Excessive impact like jumping on and off of higher surfaces needs to be avoided, climbing/descending stairs, catching fly balls where the animal has to leap into the air; these are all activities that can make the condition worse. Look around your house from the eyes of someone with a bad hip or back and take note of things that would be challenging for you and then take it to her level.

      As far as helping your Dachshund live a prolonged life, the ideal way to do that is to make sure you collaborate with a trusted vet. That should be regularly through each vital stage of growth/development and follow as age progresses.

      Working with a professional on a proper diet plan for each phase of life, varied exercises suited for the milestones, and ensuring adequate care when health issues do arise, is the perfect way to ensure a Doxie has the highest quality of life; more important than quantity. Still, in following this path, an extended lifespan usually falls into place.

    3. I have a sweet beautiful Isabella Doxie, Gus. He’ll soon be 15. Gus has so many health issues it’s heart breaking. Kidney disease, IBD, colitis, occasional seizures. All vets in LA are always too booked and packed to get in within 2 weeks or even a month… including my vet.
      Gus has gone from 11lbs to 8 lbs. is heart breaking. I try everything!!! I take him for fluids every day. His diarrhea can only be controlled by small amounts of Imodium. He’s my best friend. I’ve literally spent 8k on him in the last 2 months. Does anyone know what I can feed him? He needs to gain weight!

      1. Well I would feed the little guy things he just likes. If he’s not drinking your emergency vet should put him on an IV with a Saline bag. You don’t have to keep him at the vet after they put the IV in. Simply keep it taped up and make sure he’s hydrated. This step would most likely help with his weight but its important to be think of his quality of life at this point. Its the hardest part but try and make the most of the time you have left with him. Feed him his favorites and spend time with him. Unless a dramatic change happens think about letting him go to Weiner heaven. I’m sorry this is the hardest thing in the world, but don’t stop trying and just make the most of the time you have.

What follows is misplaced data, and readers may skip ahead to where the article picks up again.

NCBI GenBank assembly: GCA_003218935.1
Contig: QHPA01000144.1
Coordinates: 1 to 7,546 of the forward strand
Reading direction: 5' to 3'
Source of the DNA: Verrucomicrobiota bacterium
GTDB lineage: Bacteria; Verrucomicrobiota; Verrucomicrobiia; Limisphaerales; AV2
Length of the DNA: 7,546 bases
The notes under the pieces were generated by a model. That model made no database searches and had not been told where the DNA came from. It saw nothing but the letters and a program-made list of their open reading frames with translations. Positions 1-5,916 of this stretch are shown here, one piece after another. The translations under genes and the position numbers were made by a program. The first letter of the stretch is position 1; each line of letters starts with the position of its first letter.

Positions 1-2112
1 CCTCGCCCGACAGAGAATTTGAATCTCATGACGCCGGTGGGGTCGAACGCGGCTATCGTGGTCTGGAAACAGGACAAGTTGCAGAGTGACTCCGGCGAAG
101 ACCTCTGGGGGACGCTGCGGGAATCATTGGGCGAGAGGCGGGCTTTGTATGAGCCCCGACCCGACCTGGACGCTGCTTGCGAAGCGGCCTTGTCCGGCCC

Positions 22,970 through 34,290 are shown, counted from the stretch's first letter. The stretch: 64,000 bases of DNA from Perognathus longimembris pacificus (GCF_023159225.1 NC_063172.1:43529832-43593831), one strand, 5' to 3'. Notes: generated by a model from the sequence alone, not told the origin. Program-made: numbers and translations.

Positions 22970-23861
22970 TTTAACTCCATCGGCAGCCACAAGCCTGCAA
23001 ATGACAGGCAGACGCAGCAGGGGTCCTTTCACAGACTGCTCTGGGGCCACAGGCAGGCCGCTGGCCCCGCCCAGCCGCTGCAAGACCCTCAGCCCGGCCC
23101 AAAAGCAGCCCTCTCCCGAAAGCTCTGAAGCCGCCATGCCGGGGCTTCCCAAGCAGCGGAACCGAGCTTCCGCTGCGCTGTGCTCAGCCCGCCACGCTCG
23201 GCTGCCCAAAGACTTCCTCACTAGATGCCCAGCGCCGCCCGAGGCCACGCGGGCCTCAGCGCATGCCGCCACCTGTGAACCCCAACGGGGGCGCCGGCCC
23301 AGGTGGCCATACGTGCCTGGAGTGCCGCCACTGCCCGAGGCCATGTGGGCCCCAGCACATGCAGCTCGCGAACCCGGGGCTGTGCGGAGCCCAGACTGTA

2. Do you live near any vet schools? If you have a regular vet, a referral could be made. I live an hour from Cornell, and there is also another vet clinic in Ithaca NY that is excellent, with specialists. But the vet schools have specialists such as cardiology.. It’s a thought.
        I recently had to take my Doxie in for an emergency and ended up driving 60 miles to Scranton, PA but had to wait until the next morning. Unfortunately, the hospital did not have a neurology specialist. I had called Cornell, the day his problem started, and was told I would need a referral, but I had never needed one before. Besides, they were at capacity, and could not do anything but diagnose. I have been there many times and it was where several of my animals had been treated, including this boy who had his disc surgery there in 2018. I was told I would need a referral, and I did get one from the emergency clinic and were told Cornell was expecting us. We then turned around, and drove the 120 miles back to Ithaca, and he was taken in for observation because of his history of heart problems .rather than waiting with him in the very full waiting room. it took 3 1/2 hours before we were told what was going on and was admitted, had successful surgery for a ruptured cervical disc. As you know, the anxiety., and the quest to do what’s best for your pup is almost over whelming.

  2. William Appleby

    My dachshund is 13 years old constantly panting cannot get him into any vetz office they are weeks backed up. Woody is obviously uncomfortable. What can I do for him?

    1. Hi William Appleby,